SpaceX then took the idea of reusability and applied it to their Cargo Dragon capsule. Now with a reduced cost for launch and operation, they have secured the first commercial resupply mission, where a private company delivers goods to the ISS. Their contract with NASA has existed for several years and after more than 20 successful resupply missions, SpaceX proposed the Crew Dragon — a human space flight version of the Cargo Dragon.

Crew Dragon is not just a pressurized space capsule, it’s an engineering piece of art. SpaceX eliminated the mechanical switches and buttons, condensed it into a flight-glove compatible single touchscreen, making the capsule lighter and easier to operate. That's scary from a single-point of failure view, but I am sure they know what they are doing. They used racing seats to compensate for the G-force and implemented several redundancies, both in the Falcon 9 engine and the Dragon Capsule including the Launch Escape System — which in the case of an emergency, shoots the capsule with the astronauts in it away into the ocean. Above all, the Dragon can fly completely autonomously and dock itself to the ISS. In general, we see a lot of automation, more attention to human-machine interactions, the comfort of the crew, and, most importantly, cost reduction by using reusable systems.

NASA and other space agencies around the world have successfully launched astronauts into outer space before, what is significant about the SpaceX Crew Dragon launch?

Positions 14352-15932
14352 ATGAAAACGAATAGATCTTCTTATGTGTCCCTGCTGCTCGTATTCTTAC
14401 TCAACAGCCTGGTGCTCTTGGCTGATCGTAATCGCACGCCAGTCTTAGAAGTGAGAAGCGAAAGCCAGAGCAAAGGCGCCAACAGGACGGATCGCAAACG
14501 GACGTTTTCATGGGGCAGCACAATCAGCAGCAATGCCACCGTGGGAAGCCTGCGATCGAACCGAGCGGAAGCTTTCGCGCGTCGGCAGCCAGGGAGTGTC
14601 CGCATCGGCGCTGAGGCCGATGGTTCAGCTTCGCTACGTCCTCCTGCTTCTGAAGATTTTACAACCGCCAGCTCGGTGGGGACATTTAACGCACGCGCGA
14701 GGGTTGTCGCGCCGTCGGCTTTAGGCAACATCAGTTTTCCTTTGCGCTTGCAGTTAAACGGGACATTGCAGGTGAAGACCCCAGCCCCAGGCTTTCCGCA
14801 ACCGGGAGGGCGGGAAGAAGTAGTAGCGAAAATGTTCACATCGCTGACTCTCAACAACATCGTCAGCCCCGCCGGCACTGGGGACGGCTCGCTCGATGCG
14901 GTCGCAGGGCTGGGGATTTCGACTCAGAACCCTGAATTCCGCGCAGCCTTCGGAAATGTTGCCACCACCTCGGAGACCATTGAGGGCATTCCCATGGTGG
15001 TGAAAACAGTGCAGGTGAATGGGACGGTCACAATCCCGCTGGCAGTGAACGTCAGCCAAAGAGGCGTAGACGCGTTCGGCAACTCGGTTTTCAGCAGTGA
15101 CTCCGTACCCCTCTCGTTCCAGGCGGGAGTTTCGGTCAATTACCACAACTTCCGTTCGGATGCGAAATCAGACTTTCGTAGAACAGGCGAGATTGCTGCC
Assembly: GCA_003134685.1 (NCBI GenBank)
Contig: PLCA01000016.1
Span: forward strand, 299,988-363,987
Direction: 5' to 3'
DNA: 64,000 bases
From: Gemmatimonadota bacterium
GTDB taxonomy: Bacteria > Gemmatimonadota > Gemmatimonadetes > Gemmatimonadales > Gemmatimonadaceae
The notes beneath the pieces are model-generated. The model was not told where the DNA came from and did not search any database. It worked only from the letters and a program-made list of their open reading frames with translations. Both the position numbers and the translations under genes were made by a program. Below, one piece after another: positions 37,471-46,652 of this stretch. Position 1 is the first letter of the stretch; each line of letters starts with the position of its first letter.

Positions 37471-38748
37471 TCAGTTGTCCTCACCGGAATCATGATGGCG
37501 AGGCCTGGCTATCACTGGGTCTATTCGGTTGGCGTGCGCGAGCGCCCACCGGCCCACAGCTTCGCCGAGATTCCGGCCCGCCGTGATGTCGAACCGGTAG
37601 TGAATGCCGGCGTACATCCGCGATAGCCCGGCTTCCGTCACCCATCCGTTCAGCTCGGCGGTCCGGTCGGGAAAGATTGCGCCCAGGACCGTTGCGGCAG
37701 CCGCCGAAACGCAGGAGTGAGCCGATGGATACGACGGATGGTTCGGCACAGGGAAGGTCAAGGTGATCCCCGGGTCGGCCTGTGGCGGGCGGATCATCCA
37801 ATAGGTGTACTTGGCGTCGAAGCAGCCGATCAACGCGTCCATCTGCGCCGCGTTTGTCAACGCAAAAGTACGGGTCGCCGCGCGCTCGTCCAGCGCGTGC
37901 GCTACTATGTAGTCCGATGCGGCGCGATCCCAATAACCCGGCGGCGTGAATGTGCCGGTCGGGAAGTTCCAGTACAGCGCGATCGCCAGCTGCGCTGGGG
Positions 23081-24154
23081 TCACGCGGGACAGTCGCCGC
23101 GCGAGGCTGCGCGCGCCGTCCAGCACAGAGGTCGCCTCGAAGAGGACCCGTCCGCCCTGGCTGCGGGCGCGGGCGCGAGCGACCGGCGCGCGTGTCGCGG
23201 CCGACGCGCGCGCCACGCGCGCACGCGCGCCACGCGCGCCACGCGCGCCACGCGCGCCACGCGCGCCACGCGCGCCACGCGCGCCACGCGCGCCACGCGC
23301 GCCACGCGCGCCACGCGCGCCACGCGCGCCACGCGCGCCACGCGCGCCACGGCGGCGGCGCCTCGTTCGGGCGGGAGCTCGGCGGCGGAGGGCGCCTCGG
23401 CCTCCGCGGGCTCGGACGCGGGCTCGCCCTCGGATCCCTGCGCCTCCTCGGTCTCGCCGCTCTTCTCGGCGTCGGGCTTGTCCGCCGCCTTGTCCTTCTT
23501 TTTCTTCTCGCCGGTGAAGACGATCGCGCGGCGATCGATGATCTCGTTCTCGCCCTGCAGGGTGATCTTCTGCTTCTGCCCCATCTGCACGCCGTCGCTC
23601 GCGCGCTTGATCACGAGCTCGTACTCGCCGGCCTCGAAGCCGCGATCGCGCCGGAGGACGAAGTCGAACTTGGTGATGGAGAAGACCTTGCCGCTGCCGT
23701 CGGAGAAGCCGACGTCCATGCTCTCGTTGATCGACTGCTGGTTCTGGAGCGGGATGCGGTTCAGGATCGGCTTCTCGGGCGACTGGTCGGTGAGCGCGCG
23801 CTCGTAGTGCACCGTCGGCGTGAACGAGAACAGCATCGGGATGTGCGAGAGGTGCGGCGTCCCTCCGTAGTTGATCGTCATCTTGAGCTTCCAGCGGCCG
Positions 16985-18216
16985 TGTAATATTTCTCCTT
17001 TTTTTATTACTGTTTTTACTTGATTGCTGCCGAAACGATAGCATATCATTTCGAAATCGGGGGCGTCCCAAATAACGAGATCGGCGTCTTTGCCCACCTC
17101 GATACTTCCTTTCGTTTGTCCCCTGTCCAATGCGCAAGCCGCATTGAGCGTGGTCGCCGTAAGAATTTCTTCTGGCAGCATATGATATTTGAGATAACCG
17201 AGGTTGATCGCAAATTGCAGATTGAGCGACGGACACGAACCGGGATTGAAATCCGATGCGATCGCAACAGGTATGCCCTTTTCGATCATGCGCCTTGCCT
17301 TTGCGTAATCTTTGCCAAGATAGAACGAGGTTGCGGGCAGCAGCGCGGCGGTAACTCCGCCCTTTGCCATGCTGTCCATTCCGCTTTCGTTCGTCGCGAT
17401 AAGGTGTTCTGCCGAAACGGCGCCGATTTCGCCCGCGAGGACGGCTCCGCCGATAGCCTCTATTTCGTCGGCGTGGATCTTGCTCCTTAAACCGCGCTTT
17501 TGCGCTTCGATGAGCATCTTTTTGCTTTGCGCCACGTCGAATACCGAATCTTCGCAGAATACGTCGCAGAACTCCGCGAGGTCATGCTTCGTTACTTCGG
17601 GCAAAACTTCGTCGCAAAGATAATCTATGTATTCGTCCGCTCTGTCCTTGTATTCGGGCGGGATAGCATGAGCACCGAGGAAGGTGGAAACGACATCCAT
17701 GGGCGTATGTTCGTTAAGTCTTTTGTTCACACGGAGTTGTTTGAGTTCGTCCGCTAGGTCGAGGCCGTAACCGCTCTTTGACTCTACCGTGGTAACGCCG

They have, and of course most countries still do. In some cases, government-run programs involve a great deal of bureaucracy making them less efficient and costly. Europe and the U.S. are expanding their horizons by collaborating with the private sector. We don’t see much of that in countries like Russia and China where their space programs have been around for decades. By letting private companies enter the playing field, and still having federal government oversight and financial support, we could see a harmonious ecosystem in space and new technologies being implemented.

To paint a better picture, beginning in the early 2000s and up until to now, we have been using transfer vehicles like Cygnus or Progress M and we have used Antares, or Atlas V rockets to launch them to the ISS. After delivering their payload to the ISS, both the launch and the cargo vehicle get destroyed in orbit upon re-entry into the dense atmosphere. That is a great loss when you consider the amount of work that has been put into engineering design and development. With SpaceX’s Crew Dragon, all the stages of rocket as well as the capsule itself can be retrieved and reused — significantly reducing the cost per launch. I think this has to do with the fact that these companies can accept higher factor of risk and can afford to push the limits and defy the norms.

Now that SpaceX has successfully executed the first commercial orbital crew launch with two astronauts back in May 2020, and now the second one with four astronauts, it’s proving that commercial human space flight is not only a possibility, it’s a reality and a necessity for us to open new opportunities. Companies like SpaceX are paving the path for commercialization of space and hopefully we will see an accessible use of space across all industries — allowing us to see innovation in telecommunications, navigation, earth observation, climate change and ocean.